Master photographer Edward Steichen once remarked that the mission of photography is to explain human to human and each to him or herself. It was a mission he found at once both complicated and naïve, but worth fumbling toward. “Every other artist begins with a blank canvas, a piece of paper,” notes Steichen. “The photographer begins with the finished product.”

It is a thought befitting of a scene from 2001, when the who’s who of the country’s finest photographers volunteered their time for such a mission. What they discovered is that when the “finished products” are the faces of children in foster care systems across the country, photography can offer can explain human to human in a way that offers the chance of new life.

Diane Granito is the founder of the Heart Gallery, a unique program that uses photography to help find homes for older foster children, sibling groups, and other children who are traditionally difficult to place with families.(1) The program started in New Mexico in 2001 at the suggestion of a local photographer. Space was then donated by a prominent gallery in the city, where more than a thousand people came opening night. The photos on exhibit were the end result of the photographers’ attempts to coax out the unique personalities in hundreds of children—a great contrast to the typical photos attached to a child’s file. “They look like mug shots,” said one of the photographers of the typical case photos. “This is an opportunity to just portray them as kids in their environments,” said another involved. “We’re treating this as a living, breathing project.”

Since its inception, the Santa Fe project has inspired 120 more Heart Galleries across the United States. In some places, the adoption rate after an exhibit is more than double the nationwide rate of adoption from foster care. Such photography earns a description worthy of its roots: photography in Greek means “to write in light.”

Those who work to find foster children adoptive families are used to rubbing up against the public perception that most foster children have serious emotional and behavioral problems. Sometimes, though not always, it is an accurate perception. And a picture offered in a different light does not change the child it portrays. But an image of a troubled child at play does offer the accurate light of hope.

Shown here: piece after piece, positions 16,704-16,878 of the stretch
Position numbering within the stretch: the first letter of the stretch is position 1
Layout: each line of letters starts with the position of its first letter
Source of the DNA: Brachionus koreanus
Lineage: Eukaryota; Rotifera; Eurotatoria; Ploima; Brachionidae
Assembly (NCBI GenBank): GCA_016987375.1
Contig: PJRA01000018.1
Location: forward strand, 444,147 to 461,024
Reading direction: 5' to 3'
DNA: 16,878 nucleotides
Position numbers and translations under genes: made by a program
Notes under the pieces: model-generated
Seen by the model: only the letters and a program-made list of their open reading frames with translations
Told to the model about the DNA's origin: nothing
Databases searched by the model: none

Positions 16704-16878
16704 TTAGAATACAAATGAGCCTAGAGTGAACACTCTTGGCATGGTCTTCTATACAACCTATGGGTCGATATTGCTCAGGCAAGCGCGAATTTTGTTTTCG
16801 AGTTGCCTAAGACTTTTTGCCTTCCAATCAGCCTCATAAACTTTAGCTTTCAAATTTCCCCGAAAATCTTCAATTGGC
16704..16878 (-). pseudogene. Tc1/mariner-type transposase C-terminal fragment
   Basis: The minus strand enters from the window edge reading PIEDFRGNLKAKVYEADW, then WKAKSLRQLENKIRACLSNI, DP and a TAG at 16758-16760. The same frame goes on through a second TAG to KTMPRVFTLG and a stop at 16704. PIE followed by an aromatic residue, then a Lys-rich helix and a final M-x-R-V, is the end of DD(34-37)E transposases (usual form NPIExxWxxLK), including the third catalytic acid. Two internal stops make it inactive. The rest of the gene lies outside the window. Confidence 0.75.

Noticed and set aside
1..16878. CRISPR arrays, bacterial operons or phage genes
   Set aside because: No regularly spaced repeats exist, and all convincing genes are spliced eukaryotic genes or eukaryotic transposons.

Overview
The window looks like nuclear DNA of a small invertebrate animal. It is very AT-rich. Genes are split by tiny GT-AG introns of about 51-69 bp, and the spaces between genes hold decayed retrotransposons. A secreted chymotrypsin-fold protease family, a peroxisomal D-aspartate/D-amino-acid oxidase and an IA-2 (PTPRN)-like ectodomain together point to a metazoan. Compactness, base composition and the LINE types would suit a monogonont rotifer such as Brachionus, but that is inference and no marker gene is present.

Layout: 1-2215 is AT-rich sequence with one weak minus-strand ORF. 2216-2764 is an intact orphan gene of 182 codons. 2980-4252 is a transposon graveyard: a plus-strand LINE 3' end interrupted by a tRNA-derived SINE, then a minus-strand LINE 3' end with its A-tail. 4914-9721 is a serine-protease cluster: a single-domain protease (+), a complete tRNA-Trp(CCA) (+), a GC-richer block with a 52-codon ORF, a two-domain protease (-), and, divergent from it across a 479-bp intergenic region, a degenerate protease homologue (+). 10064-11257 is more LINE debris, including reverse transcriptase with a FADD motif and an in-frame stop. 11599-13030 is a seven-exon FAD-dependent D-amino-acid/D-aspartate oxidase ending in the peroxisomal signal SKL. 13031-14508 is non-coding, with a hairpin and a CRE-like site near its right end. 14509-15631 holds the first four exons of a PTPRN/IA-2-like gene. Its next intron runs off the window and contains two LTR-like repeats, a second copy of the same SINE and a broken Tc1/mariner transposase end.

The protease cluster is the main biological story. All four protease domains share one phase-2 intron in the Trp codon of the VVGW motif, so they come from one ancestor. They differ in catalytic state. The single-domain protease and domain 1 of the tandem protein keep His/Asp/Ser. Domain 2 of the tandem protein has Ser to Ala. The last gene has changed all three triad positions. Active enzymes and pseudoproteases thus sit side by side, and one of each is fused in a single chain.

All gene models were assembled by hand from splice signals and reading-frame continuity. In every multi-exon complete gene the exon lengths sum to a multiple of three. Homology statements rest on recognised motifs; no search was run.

Continue reading Ravi Zacharias Ministry – Human to Human

Joyce Meyer – God-Given Desires


Delight yourself in the Lord, and He will give you the desires and petitions of your heart. — Psalm 37:4 (AMP)

Adapted from the resource – by Joyce Meyer

One of the ways God speaks to us is through the sanctified desires of our hearts. God places right desires in our hearts and then He gives us those desires.

I remember a time when I had a desire for homemade zucchini bread but had no talent or time to make it. I simply said, “Lord, I sure would like some fresh zucchini bread,” and did not think about it again. About a week later a lady who knew nothing of my desire handed me a box and when I opened it, I found homemade zucchini bread. God delights in doing small and large things for us and we should never fail to appreciate all of them.

We need to ask God to give us sanctified, or holy, desires. We usually have desire for natural things such as success, finances, nice homes, and good relationships, but we should also desire spiritual things. We should desire to know God in a deeper and more intimate way, to always display the fruit of the Spirit, especially love, to serve God in ways that glorify Him, to always be obedient to God, et cetera. Let us ask God to take away fleshly desire and give us sanctified desire.

God puts in us desires that will bring His righteousness, peace, and joy to our lives (see Romans 14:17), and they never disagree with His Word. Wrong desires torment us, and we are impatient about receiving them, but sanctified desire comes with a willingness to wait on God’s ways and timing. Place your desires before God, pray about them and trust God to give them to you if and when they are right for you.

Prayer Starter: Father, help me to want what You want. I lift up all my desires to You right now and ask for You to give me what’s best for my life—in Your way and in Your timing. In Jesus’ Name, Amen.

Campus Crusade for Christ; Bill Bright – The Supernatural Power of God’s Love